Today's News

  • Wright Elementary gets new principal

    Wright Elementary School’s Site-Based Decision-Making Council has named Bethany Groves the new principal for the school, the school district announced.

    Groves has five years of experience in administration, most recently in Jacksonville, Fla., at Hickory Creek Elementary.

    A 1982 graduate of Shelby County High School, Groves has degrees from Ohio University and Northern Kentucky University and her Phase 1 doctoral work from Indiana University/Purdue University Indianapolis.

  • Shelbyville City Council: City sees increase in revenue, expenses

    The City of Shelbyville looks to rebound a little in 2012-13.

    The city council on Thursday heard on first reading of the budget for the upcoming fiscal year, and things look positive. The projected budget of about $7.2 million in revenue plus $3.9 million in balance carried forward is more than enough to cover the costs of expenses, almost $8.5 million.

    After a 1.7 percent decrease in revenue for the 2011-12 budget, the city sees an increase for the upcoming budget of a 2.7 percent, or a little more than $197,000.

  • EARLIER: Funding in place for Blue Gables project

    A preservation group’s plan to redevelop the old Blue Gables Motel is taking another step forward.

    The city of Shelbyville will have a public hearing on the project at 5 p.m. Tuesday at city hall, giving the public the opportunity to voice interest or concern in the project.

    Spearheaded by the Shelbyville Preservation Group, the project has rallied behind community support.

  • Shelby County School Board: SCPS to invest in new entrance to Southside

    Land acquisition and the Talented and Gifted programs will be the main topics when the Shelby County Board of Education meets Thursday at East Middle School at 7 p.m.

    The board will recognize students that have met qualifications for the Duke University Talent Identification Program and hear a presentation from the Shelby County High School Talented and Gifted students.

    The board will also take action on acquiring several parcels of land for the access road to Southside Elementary.

  • Shelby’s drug concerns spike in 2011

    The illegal use of drugs and drug-related activities – including the availability startling new drugs that can be found at the corner grocery – have spiked significantly in Shelby County, mirroring the statewide problem that has drawn the attention of lawmakers.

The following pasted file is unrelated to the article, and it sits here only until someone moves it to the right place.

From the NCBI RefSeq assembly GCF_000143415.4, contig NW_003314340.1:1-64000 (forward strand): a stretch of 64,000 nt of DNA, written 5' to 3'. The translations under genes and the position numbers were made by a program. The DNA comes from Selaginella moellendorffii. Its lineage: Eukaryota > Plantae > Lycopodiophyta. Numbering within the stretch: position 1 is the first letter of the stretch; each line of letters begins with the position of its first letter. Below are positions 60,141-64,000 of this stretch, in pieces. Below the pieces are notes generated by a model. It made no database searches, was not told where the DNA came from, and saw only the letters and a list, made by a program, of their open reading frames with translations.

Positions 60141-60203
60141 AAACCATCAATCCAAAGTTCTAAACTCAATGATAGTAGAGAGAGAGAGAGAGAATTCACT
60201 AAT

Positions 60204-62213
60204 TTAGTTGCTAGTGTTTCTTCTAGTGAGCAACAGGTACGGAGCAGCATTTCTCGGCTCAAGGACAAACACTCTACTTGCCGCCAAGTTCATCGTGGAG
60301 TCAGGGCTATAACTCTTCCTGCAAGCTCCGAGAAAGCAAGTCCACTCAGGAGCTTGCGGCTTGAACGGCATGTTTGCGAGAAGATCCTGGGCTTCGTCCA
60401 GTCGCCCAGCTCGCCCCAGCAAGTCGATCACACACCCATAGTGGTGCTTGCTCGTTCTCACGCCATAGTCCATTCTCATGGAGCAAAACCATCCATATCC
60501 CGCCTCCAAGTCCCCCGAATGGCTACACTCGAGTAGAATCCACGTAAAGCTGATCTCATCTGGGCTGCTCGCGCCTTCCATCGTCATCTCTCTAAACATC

Drug-related arrests were made on 884 people in 2011, a rise of an alarming 28.5 percent, with arrests by the Kentucky State Police showing a staggering 49 percent increase in the county.

  • MY WORD: Gun argument is not well-founded

    Recently a lawyer from the firm Neal & Davis wrote a few short paragraphs “About gun laws,” April 18) ranting about thanking the NRA for a Florida homicide being the "result" of a "stand your ground" law.

  • What we think: Outlet mall plan will test us all

    The chorus of public debate about the proposed outlet mall in Simpsonville is just getting warmed up for what promises to be a full-blown, 3-act opera, and we hope to avoid a tragic aria at the end.

    Anytime something large and new is projected to be positioned in an area that previously has been a pristine barrier of nature for residents and property owners, there almost always is an immediate cry that such a change would be a bad thing for those vested in an area.

  • MY WORD: A new learning experience

    Recently I heard the phrase “the new norm” being tossed around. I cannot specifically remember to what it was in reference, but I started thinking about what Shelby County Public Schools will look like when we meet our Big Goals: all fifth-graders going to middle school on grade level, all middle-schoolers going to high school on grade level and all students graduating college and career ready.

  • We congratulate: An inspiring idea to help others

    We see selfless acts frequently in Shelby County, but none has inspired us more profoundly than when we heard about the efforts of 12-year-old Jessica Carter.

    Maybe you saw the story about Jessica, a student at West Middle School. In 2009, after watching the movie The Blind Side and hearing the reaction of previously vagabond Michael Oher when he was presented with his very own bed, she was struck that there were other kids like Mr. Oher who didn’t have a place to sleep.

  • An open letter to mothers everywhere

    Dear Mom:

    That’s what I’ll call you here, though many of my friends and family may call you Mother or Mama or Momma or Madre or Ma or even something more formal. They may even call you by your name.

    But we all probably should call you angel, because without you, we would not exist.

    It’s not that you necessarily gave birth to us, it’s that you embraced us from the instant we met, gave us love, shelter, food and everything else essential to growing our lives.